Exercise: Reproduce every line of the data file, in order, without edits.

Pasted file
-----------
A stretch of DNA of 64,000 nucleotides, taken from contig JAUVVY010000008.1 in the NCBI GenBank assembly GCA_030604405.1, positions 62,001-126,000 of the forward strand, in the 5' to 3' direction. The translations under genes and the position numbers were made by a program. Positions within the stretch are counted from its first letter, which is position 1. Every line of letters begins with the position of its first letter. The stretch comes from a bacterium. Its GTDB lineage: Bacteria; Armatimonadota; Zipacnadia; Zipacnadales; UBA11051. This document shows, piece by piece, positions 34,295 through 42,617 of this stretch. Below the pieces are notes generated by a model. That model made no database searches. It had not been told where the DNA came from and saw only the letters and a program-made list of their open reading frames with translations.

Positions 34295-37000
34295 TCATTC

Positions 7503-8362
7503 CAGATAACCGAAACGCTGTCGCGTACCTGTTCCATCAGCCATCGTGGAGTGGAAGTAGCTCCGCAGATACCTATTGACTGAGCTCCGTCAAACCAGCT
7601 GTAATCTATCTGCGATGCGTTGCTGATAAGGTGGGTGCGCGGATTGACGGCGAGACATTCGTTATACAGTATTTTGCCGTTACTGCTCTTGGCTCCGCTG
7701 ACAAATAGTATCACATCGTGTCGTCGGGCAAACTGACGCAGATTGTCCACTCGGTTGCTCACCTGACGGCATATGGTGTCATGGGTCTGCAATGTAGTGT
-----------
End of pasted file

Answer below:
A stretch of DNA of 64,000 nucleotides, taken from contig JAUVVY010000008.1 in the NCBI GenBank assembly GCA_030604405.1, positions 62,001-126,000 of the forward strand, in the 5' to 3' direction. The translations under genes and the position numbers were made by a program. Positions within the stretch are counted from its first letter, which is position 1. Every line of letters begins with the position of its first letter. The stretch comes from a bacterium. Its GTDB lineage: Bacteria; Armatimonadota; Zipacnadia; Zipacnadales; UBA11051. This document shows, piece by piece, positions 34,295 through 42,617 of this stretch. Below the pieces are notes generated by a model. That model made no database searches. It had not been told where the DNA came from and saw only the letters and a program-made list of their open reading frames with translations.

Positions 34295-37000
34295 TCATTC

Positions 7503-8362
7503 CAGATAACCGAAACGCTGTCGCGTACCTGTTCCATCAGCCATCGTGGAGTGGAAGTAGCTCCGCAGATACCTATTGACTGAGCTCCGTCAAACCAGCT
7601 GTAATCTATCTGCGATGCGTTGCTGATAAGGTGGGTGCGCGGATTGACGGCGAGACATTCGTTATACAGTATTTTGCCGTTACTGCTCTTGGCTCCGCTG
7701 ACAAATAGTATCACATCGTGTCGTCGGGCAAACTGACGCAGATTGTCCACTCGGTTGCTCACCTGACGGCATATGGTGTCATGGGTCTGCAATGTAGTGT